Skill Level: Intermediate
Time: Around 6 hours (+48hr initially leaving the PSU to drain)
Cost: Around £15 /$20 USD
Guide Creator: Darth Invader
Tools: Needle-nose pliers, Soldering Gun, Solder and Flux, Dremel, Screwdriver
Parts: 25-Pin serial port (male and female), four microphone jacks (at least 4-pin, male and female), PSU, plexi or modder mesh replacement PSU lid
Some days, it's hard to be a modder in the current technology boom. It seems that everywhere you look, the great ideas that once only existed in top end mods can now be bought for a tenner on some site. Fan controllers, LCD displays, coloured and sleeved power supplies - you name it, there's now a commercial product for it.
Of course, such products don't always suit all needs - and at some point, don't these products themselves become yet one more thing we need to mod? And what happened to old school originality and hard work? Well, fear not, dear friends - it's far from gone. Some people still like to do things the old-fashioned way, and let's be honest - you can't buy certain looks out of a box.
Maybe that's why some things are still best when done at home - including the modular PSU. If you've got a decent but somewhat old PSU (or a new, silent one, many of which are not modular) then look no further. We'll tell you how to take your old PSU and make it better than ever for about $20 and a few hours of time.
This particular guide is courtesy of our forumite Darth Invader, so make sure to stop by his original thread and thank him for his hard work!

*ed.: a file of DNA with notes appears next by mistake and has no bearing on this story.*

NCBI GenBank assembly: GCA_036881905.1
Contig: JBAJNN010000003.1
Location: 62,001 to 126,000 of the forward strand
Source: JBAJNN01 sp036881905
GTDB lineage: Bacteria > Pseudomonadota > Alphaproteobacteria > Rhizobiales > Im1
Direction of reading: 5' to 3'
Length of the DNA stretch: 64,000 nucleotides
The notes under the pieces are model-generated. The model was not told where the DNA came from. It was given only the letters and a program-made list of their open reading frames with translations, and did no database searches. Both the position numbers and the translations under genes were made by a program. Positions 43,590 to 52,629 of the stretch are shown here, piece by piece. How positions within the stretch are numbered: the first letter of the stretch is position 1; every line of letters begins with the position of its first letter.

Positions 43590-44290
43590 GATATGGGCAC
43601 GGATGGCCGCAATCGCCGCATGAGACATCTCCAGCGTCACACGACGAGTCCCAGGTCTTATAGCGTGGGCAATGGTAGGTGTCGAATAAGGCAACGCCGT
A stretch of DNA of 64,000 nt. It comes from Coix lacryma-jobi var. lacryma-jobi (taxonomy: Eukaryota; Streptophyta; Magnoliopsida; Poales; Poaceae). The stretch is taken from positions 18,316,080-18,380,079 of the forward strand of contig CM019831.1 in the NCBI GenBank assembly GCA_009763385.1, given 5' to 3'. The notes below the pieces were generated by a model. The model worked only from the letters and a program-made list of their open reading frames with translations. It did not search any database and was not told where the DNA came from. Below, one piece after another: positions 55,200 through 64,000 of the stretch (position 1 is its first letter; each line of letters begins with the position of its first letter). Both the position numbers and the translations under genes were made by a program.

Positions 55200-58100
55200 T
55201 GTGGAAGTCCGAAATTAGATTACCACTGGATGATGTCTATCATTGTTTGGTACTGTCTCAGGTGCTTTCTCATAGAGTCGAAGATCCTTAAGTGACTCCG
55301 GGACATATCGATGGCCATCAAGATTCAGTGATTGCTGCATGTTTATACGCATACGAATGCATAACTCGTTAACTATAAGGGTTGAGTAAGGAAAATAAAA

Before We Start
The capacitors inside of a working PSU are dangerous. Please leave the PSU unplugged for at least a few days in order to drain them. You can help expedite this by leaving the PSU power switch on and "hot-wiring" it by plugging a paper clip to connect the green and black wires on the ATX connector pin (only these two) and letting it sit at least two days.
Set up and Tear Down
Before we can get down and dirty inside our PSU, we have to fix the dirty PSU. So, let's get this thing open, shall we?
This may seem obvious, but start by unscrewing the lid from the top of the unit. Four screws later, you should be looking at the insides of your PSU - unscrew that circuit board, too.
The lid itself will become our new "faceplate", which will cover over the mesh on the front grille. If your PSU doesn't have a grille and instead is a solid front, you don't need to do this part. For those of you who have one like Darth's here, stand the cover up beside the PSU. Then draw a line the height of the PSU front across the upright top, and cut it - voilà, a new front plate!
Now's also the time to get those wires unhooked from that hole in the corner - we won't be needing them for a little while, so it's best to get them out of the way!